The region of Latin America and the Caribbean is basically made up of middle-income countries that, in the context of financing for development, have been left out of access to concessional funds, especially Caribbean island states and small, Central American economies. That is why it is urgently necessary to reconsider the criteria for measuring and classifying development while also suspending the “graduations” of middle-income countries during the pandemic, Alicia Bárcena, Executive Secretary of the Economic Commission for Latin America and the Caribbean (ECLAC), proposed during the 20th session of the High-level Committee on South-South Cooperation (June 1-4).
Bárcena was one of the panelists in the thematic discussion entitled Accelerating the achievement of the SDGs through effective implementation of the BAPA+40 outcome document while responding to the COVID-19 pandemic and similar global crises.
“We need to have an index of multidimensional vulnerability for middle-income countries. ‘Graduation’ from Official Development Assistance (ODA) cannot be tantamount to exclusion and winding up in limbo in terms of cooperation. This is about contributing to a different way of addressing international cooperation, among peers, more horizontally. South-South cooperation teaches us important lessons in this sense,” ECLAC’s highest authority explained.
“We are also seeking to be incorporated into initiatives such as the debt service suspension initiative or to participate in a more multilateral committee on taxes worldwide,” said Bárcena, recalling that ECLAC, the European Commission, the Development Centre of the Organisation for Economic Co-operation and Development (OECD), and other partners, have created the concept of “Development in Transition,” which questions the use of per capita GDP as the sole criterion for graduating countries. “We consider development to be a gradual process, not a linear one. We should talk about gradations, not graduation, because these indicators should include countries’ capacity to save, access to capital markets, investment, and fiscal progressivity,” she expressed.
According to Bárcena, today more than ever, Latin America and the Caribbean has demonstrated its historic commitment to South-South and triangular cooperation, with innovative, solidarity-based criteria. ECLAC, she highlighted, has had a Committee on South-South Cooperation since 1981.
Latin America and the Caribbean should strengthen its regional agreements and collaboration mechanisms, and build a vigorous and concerted voice in the world, she sustained.
“More than ever before, we need regional initiatives to deepen the generation and exchange of capacities, knowledge, experiences and good practices, and to create common spaces for action to optimize the response to COVID-19. Our region has a great deal to offer: we have a solid network of cooperation agencies that have given impetus to South-South and triangular cooperation initiatives,” she stated.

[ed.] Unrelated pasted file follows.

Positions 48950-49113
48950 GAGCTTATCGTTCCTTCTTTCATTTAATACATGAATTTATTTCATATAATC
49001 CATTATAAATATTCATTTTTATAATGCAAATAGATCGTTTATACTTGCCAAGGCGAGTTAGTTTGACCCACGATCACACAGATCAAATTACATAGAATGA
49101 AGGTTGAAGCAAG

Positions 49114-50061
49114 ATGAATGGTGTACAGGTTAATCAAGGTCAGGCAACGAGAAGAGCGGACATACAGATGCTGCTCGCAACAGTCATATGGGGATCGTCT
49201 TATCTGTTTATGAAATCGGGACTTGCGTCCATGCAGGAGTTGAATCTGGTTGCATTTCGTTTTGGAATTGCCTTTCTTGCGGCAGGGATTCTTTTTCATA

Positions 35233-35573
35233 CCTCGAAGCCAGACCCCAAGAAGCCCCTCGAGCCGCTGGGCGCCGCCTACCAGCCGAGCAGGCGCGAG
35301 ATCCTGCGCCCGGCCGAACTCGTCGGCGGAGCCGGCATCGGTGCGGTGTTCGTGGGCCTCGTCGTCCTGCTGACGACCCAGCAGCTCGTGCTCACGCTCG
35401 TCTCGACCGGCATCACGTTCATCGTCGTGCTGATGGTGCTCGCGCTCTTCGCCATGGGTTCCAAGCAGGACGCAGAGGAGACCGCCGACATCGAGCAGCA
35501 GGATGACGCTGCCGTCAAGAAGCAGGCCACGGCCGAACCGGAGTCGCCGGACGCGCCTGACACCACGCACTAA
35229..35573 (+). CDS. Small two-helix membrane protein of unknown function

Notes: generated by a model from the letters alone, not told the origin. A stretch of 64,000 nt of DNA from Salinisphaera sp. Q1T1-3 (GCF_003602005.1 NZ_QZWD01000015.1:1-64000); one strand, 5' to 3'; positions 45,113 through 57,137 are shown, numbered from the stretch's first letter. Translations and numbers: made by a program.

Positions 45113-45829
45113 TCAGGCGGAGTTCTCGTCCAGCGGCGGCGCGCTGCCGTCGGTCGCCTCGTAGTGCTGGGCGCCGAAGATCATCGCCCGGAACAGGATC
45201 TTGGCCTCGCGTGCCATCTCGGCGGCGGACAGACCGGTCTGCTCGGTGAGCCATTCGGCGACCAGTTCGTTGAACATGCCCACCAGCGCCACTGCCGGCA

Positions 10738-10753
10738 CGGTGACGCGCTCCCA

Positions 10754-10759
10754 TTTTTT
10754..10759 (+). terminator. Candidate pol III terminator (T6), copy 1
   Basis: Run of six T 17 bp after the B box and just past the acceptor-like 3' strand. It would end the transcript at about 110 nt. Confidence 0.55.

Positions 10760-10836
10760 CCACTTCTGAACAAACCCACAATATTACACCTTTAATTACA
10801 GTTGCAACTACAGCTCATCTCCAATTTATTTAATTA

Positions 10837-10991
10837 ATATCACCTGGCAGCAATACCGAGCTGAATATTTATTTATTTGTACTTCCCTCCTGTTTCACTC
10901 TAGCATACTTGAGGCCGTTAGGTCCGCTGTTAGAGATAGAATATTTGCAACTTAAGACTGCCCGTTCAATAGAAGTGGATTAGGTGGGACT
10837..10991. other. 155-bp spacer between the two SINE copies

Latin America and the Caribbean is the developing region of the world that has been most affected by COVID-19, with 8.4% of the global population and 30% of all deaths. It is also the most highly indebted region and has the largest external debt service as a proportion of exports of goods and services (more than 54%).
Meanwhile, achievement of the Sustainable Development Goals (SDGs) has shown marked heterogeneity in the region: only 32% of targets have been achieved to date or are on track to be achieved by 2030 if trends continue, Bárcena warned.
During her presentation, the Executive Secretary explained that ECLAC’s proposal for a transformative recovery urges countries to eradicate poverty and move towards equality; build authentic competitiveness; promote environmental sustainability; revitalize the process of regional integration; and further the eLAC-Digital Agenda for Latin America and the Caribbean platform, among other measures.
Finally, Bárcena indicated that the COVID-19 crisis has revealed the enormous asymmetries between developed and developing countries: “Unequal access to vaccines is a sad example of how much progress is needed on cooperation to collectively achieve the provision of global public goods.” She concluded by saying, “we call for rethinking development and cooperation, and for building a new social and political compact, with new coalitions and institutions.”
The discussion began with the opening remarks of María del Carmen Squeff, Permanent Representative of Argentina to the United Nations and President of the High-level Committee on South-South Cooperation, and continued with presentations by Dr. A. K. Abdul Momen, Foreign Minister of the People’s Republic of Bangladesh; Mantas Adomenas, Vice Minister of Foreign Affairs of the Republic of Lithuania; Estherine Fotabong, Director of Programme Implementation and Coordination at AUDA-NEPAD; Tedros Adhanom Ghebreyesus, Director-General of the World Health Organization (by video); and Elizabeth Sidiropoulos, Chief Executive of The South African Institute of International Affairs. Pamela Coke-Hamilton, Executive Director of the International Trade Centre, served as the moderator.
The High-level Committee on South-South Cooperation is a subsidiary body of the United Nations General Assembly that meets every two years to review progress and provide policy guidance that helps strengthen international support for such cooperation. The session this year is the first that the Committee has held since the Second High-level United Nations Conference on South-South Cooperation (BAPA+40), which took place in 2019 in Buenos Aires, Argentina.